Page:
Secretary for Development speaks about Policy AddressFollowing is the transcript (English portion) of the Secretary for Development, Mrs Carrie Lam, and the Chairman of the Antiquities Advisory Board (AAB), Mr Edward Ho, speaking to the media after the Board meeting today (October 10):
Reporter: Mrs Lam, the owner of King Yin Lei has offered to restore the mansion. Would the Government ask him to keep it after it has been restored or will the Government buy out the property?
Secretary for Development: It’s too early to talk about buying the property but I am pleased to say that as I reported on the last occasion, we have been making efforts to contact the owner and I have received this letter from the owner’s representative, who is the owner’s nominated architect to work on the restoration of King Yin Lei. I will be meeting him shortly and so far the intention is clear that the owner has offered to do the restoration at his expense and to work with us because we have engaged experts both local and from the Mainland to look at the extent of the damage done and the needed work for restoration. So my first priority is to get in touch with the owner’s representative and to see what actually is needed to be done to do the restoration work. But I would say that the message given to me is a goodwill gesture to do something good for the people of Hong Kong.
Reporter: Can you tell me something about the Hollywood Road Police Married Quarters? What are the plans now?
Secretary for Development: As you know the site of the former Hollywood Road Police Married Quarters is also the historic site of the former Central School. Of course you know the Antiquities and Monument Office (AMO) has been doing some archaeological excavation on that site and shortly the AMO will report to the Antiquities Advisory Board (AAB) on the findings of that study. What the Chief Executive (CE) has announced is given the historical significance of the site, and in fact its very strategic location along Hollywood Road with several blocks away is the Central Police Station Compound which we will see a major revitalisation project, the CE has decided to take it out of the Application List so that it would not be sold for the time being. I would just emphasise this one year given by the CE is to make sure that I would work hard enough to give him an option within 12 months’ time. So I have already arranged to meet with concerned groups who have always been expressing interest and concern about the site, to line up meetings and to try to come up with a plan that will achieve this objective of balancing development and preservation.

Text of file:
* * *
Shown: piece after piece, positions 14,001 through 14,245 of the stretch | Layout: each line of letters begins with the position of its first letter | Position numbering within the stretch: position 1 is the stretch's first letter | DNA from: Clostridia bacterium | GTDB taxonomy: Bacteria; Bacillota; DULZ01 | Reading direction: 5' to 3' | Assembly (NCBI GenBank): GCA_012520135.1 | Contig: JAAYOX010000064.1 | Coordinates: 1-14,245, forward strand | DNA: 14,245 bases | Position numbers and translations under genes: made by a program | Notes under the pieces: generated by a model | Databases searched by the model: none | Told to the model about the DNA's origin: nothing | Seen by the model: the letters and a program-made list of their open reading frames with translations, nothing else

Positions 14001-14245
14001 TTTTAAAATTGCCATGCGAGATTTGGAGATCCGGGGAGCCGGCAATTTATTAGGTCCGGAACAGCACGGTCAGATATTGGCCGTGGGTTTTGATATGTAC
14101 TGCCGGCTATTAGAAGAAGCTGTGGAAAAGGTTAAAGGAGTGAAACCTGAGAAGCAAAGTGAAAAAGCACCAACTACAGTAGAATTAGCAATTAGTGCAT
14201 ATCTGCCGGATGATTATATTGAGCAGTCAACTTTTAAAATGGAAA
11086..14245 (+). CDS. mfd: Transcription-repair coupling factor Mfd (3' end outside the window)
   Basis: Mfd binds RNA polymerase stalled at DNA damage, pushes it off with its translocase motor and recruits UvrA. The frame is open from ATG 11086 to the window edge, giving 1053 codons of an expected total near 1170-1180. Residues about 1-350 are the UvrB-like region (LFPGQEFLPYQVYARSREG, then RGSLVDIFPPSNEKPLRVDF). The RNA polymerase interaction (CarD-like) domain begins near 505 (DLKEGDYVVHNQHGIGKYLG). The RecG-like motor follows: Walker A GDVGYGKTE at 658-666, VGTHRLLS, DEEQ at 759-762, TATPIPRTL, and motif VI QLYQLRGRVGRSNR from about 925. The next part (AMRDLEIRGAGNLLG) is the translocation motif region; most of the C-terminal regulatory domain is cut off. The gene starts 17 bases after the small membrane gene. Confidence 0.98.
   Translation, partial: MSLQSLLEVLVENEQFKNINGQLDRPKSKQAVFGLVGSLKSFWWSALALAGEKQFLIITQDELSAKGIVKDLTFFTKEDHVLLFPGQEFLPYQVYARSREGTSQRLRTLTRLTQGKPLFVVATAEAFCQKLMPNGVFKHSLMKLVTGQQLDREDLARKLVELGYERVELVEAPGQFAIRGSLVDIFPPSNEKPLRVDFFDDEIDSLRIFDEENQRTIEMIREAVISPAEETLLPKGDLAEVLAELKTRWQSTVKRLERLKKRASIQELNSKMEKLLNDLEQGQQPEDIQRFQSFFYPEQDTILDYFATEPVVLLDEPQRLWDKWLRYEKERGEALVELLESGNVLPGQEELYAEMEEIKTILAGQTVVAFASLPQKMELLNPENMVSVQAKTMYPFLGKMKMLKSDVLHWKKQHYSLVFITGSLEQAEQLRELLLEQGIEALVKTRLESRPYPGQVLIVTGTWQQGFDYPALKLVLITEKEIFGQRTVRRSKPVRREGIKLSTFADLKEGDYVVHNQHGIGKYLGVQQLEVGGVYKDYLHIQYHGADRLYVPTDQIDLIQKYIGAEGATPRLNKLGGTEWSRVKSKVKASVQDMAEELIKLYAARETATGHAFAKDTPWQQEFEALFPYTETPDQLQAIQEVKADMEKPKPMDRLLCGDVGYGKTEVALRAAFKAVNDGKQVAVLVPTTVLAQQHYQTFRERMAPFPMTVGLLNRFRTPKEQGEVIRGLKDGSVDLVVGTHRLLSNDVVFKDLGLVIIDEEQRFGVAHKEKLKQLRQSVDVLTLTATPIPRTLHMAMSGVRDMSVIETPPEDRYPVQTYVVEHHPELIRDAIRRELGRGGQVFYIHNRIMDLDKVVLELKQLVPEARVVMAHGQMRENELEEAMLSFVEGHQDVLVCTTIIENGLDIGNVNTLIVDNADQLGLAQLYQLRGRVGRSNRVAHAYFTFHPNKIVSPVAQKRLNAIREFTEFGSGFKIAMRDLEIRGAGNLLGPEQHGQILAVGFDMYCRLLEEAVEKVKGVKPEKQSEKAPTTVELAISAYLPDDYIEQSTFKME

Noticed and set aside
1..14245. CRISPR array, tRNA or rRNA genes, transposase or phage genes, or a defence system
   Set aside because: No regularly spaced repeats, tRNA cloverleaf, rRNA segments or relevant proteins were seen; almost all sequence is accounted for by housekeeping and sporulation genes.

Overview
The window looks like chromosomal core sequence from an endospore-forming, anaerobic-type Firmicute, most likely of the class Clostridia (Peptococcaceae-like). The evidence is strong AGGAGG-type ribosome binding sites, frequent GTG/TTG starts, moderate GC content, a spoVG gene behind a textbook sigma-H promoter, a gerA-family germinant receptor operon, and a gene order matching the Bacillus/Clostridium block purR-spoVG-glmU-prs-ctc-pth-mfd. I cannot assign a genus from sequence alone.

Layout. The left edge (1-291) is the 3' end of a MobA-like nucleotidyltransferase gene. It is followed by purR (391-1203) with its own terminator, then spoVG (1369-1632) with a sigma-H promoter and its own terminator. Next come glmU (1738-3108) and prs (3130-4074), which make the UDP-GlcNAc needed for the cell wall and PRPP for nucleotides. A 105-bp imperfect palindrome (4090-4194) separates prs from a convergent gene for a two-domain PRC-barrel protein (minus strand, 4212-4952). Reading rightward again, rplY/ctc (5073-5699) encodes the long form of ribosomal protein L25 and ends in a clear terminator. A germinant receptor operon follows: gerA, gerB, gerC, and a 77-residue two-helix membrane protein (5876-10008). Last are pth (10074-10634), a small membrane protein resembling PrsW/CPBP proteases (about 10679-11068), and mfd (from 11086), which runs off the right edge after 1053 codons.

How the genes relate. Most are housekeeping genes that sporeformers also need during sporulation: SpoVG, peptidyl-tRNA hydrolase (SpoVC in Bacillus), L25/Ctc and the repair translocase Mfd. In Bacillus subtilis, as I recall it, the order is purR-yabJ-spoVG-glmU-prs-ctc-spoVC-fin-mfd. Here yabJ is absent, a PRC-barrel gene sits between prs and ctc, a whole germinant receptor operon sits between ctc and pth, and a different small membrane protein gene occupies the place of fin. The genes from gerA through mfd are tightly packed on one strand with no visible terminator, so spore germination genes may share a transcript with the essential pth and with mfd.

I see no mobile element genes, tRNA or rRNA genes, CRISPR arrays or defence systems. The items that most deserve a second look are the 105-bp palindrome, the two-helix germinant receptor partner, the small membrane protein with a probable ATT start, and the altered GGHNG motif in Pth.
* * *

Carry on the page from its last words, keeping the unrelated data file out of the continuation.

Reporter: Mr Ho, can you explain why you are so supportive of what the CE said?
Chairman of AAB: First of all, we are very glad to see the rather good coverage in the Chief Executive’s Policy Address on preservation. Also, we see that it is not just more words. It is action now. Of course, we are very keen to see that these projects will come into place very very soon. For instance, we have learnt that the Central Police Station would go ahead with the subsidy from the Jockey Club. In fact they will fund the whole project so that the project looks very exciting. Also, from the public sector works point of view, we know that in the future, they must have a heritage impact assessment first, so that would prevent sort of works going ahead and then finding out later problems regarding opportunity lost on heritage.
(Please also refer to the Chinese portion of the transcript.)
Ends/Wednesday, October 10, 2007
Issued at HKT 21:31